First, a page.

Omega Morgan Tar Sands Megaload Passage and Protest, Mountain Home, Idaho 1-7-14
Monitors Following an Omega Morgan Tar Sands Megaload Convoy, Mountain Home, Idaho 1-7-14
Monitors Blocked by an Oncoming Omega Morgan Tar Sands Megaload Convoy, Mountain Home, Idaho 1-7-14
Idaho & Montana Tar Sands Megaload Protests! Mountain Home 1-7-14 (Wild Idaho Rising Tide photos)
Despite thorough searches among various regional media sources, a megaload news black-out seemed to have occurred on Saturday and Sunday, January 4 and 5, while 350 Idaho, Occupy Boise, and Wild Idaho Rising Tide (WIRT) climate activists and concerned Wood River Valley and Boise area community members shared successful slide show presentations, a documentary film, and discussions about Alberta tar sands exploitation, regional megaload transports, and direct action tactics and strategies . These tar sands opponents belatedly learned of Omega Morgan transport movement between Ironside, Oregon, and Hammett, Idaho, as they anticipated another protest in Marsing, Idaho, on Monday night, January 6 . However, the previous three-night journey of the first megaload apparently required only two nights of the second transport, which quietly and unexpectedly entered Idaho on Sunday morning, January 5, and crossed Marsing on Sunday night, perhaps purposely avoiding the protests so dramatically publicized during the first incursion [3, 4, 5].
Nonetheless, after stopping at the carpool rendezvous location at the South Broadway Shopko in Boise around 9 pm on Monday, January 6, four intrepid megaload protesters/monitors – one traveling from Seattle to participate – shared the 40-mile journey to Mountain Home instead of Marsing, the two closest megaload route points to the Boise metropolitan area. Arriving at about 10 pm to meet local Mountain Home protesters at the Pilot Travel Center, near the Interstate 84 Exit 95 interchange with U.S. Highway 20, the Occupy and WIRT activists huddled against the cold and waited four hours in and around their vehicle until about 2 am on Tuesday morning, anticipating a 1 am arrival similar to the first megaload. As they gathered to protest near the I-84 westbound off-ramp, police excluded them from the corner where workers temporarily removed a “Stop/Do Not Enter” sign that the 350-foot-long, 804,000-pound behemoth could not clear on its 90-degree turn. About seven city, county, and state police vehicles and several megaload convoy trucks guarded all sides of the situation, easily outnumbering peaceful objectors by three to one. A county sheriff heckled the protesters before and during megaload passage through the intersection at about 2:30 am, constantly warning them to “Get back.”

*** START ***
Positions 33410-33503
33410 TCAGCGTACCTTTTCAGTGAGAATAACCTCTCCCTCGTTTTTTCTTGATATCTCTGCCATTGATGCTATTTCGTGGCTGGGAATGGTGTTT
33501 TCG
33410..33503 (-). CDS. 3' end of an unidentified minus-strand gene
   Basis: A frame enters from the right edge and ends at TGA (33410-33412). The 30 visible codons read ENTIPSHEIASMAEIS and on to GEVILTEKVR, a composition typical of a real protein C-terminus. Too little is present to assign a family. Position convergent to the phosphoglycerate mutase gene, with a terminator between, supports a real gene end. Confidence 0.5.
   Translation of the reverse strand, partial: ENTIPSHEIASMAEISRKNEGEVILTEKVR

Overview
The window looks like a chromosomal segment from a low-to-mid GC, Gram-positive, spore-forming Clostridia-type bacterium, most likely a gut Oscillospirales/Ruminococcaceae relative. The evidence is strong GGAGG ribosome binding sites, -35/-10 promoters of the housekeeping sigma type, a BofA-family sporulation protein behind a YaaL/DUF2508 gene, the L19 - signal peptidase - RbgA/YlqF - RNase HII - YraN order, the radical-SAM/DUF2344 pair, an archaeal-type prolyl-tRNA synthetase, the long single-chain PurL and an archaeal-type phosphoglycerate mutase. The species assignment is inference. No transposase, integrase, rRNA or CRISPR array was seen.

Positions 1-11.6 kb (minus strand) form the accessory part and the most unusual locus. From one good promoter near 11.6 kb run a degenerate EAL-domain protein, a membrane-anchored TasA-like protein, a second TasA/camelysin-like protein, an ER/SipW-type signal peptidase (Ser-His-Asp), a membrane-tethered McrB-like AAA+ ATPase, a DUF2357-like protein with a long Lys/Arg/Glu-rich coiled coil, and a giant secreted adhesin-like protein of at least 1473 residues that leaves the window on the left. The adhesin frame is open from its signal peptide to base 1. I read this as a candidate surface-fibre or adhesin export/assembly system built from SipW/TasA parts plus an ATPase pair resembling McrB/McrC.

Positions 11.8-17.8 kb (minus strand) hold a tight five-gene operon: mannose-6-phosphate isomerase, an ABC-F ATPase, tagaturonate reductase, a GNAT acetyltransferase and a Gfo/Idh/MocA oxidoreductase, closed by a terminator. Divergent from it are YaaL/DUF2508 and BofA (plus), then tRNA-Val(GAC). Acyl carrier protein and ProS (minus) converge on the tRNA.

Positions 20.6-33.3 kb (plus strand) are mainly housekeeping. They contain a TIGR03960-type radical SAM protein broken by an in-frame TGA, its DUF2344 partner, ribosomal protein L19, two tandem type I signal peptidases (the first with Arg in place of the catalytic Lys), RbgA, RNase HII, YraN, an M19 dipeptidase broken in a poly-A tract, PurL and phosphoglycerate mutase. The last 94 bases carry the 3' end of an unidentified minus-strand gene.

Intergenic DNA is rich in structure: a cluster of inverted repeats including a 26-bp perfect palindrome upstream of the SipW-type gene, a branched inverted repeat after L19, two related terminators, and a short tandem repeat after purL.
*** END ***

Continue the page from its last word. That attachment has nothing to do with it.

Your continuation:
After the activists stood their ground and photographed and videotaped the megaload struggling through the turn from Interstate 84 onto U.S. Highway 20, convoy personnel, police, and protesters dispersed from the junction and truck stop. The megaload resisters drove eastbound on Highway 20, to observe transport interactions with public road infrastructure and other travelers. They encountered the rear convoy truck and several private and commercial vehicles moving only 15 miles per hour behind the megaload, near milepost 102, and followed the rolling roadblock to monitor possible overlegal/oversize load permit violations. A few miles after passing the lengthy tar sands facilitator procession, the carload of protesters turned around within sight of one of the convoy vehicle drivers and starting moving in the opposite direction of the megaload. Within a short distance, a truck with flashing lights on its hood drove in both lanes toward the oncoming vehicle. The monitors nevertheless continued onward toward the megaload and met a state police car behaving in a similar manner. Proceeding only slightly forward before being frontally blocked by another convoy vehicle driving in the wrong lane, the monitors talked with the state trooper who backed up beside them and directed them to move closer to the guard rail only moments before the megaload passed in the other direction, within mere feet of their surrounded vehicle. Such close transport proximity and confusing convoy and police communications with oncoming traffic underscore the serious safety hazards that megaloads impose on dark, narrow stretches of remote, rural, two-lane highways across eastern Oregon, southern Idaho, and western Montana, risking citizen and infrastructure wellbeing for corporate pillage and profit from Alberta tar sands deposits.
 Megaloads, Tar Sands, and Direct Action: A Slide Show, Documentary, and Discussion or Workshop (January 2 Wild Idaho Rising Tide)
 Second Megaload Nearing Vale (January 5 Argus Observer)
 Megaload Stalled Again. This Time Paperwork is the Culprit. (January 6 Idaho Statesman)
 Update on Second Megaload (January 7 Argus Observer)
 Idaho & Montana Tar Sands Megaload Protests! Marsing 12-28-13 (December 29 Wild Idaho Rising Tide)